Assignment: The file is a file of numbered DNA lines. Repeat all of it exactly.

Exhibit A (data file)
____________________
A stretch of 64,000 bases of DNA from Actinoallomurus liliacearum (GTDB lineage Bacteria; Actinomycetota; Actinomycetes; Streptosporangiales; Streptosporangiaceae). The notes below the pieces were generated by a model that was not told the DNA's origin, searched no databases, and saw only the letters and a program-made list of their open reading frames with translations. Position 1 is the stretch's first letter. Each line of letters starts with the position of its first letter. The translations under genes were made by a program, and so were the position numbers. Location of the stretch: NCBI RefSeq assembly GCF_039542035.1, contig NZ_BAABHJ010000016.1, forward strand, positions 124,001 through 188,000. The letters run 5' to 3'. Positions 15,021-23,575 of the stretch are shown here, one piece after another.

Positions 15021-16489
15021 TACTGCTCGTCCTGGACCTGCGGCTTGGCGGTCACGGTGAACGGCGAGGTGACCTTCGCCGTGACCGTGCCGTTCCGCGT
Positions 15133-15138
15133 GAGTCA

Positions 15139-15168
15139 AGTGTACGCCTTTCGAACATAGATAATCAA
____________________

A stretch of 64,000 bases of DNA from Actinoallomurus liliacearum (GTDB lineage Bacteria; Actinomycetota; Actinomycetes; Streptosporangiales; Streptosporangiaceae). The notes below the pieces were generated by a model that was not told the DNA's origin, searched no databases, and saw only the letters and a program-made list of their open reading frames with translations. Position 1 is the stretch's first letter. Each line of letters starts with the position of its first letter. The translations under genes were made by a program, and so were the position numbers. Location of the stretch: NCBI RefSeq assembly GCF_039542035.1, contig NZ_BAABHJ010000016.1, forward strand, positions 124,001 through 188,000. The letters run 5' to 3'. Positions 15,021-23,575 of the stretch are shown here, one piece after another.

Positions 15021-16489
15021 TACTGCTCGTCCTGGACCTGCGGCTTGGCGGTCACGGTGAACGGCGAGGTGACCTTCGCCGTGACCGTGCCGTTCCGCGT
Positions 15133-15138
15133 GAGTCA

Positions 15139-15168
15139 AGTGTACGCCTTTCGAACATAGATAATCAA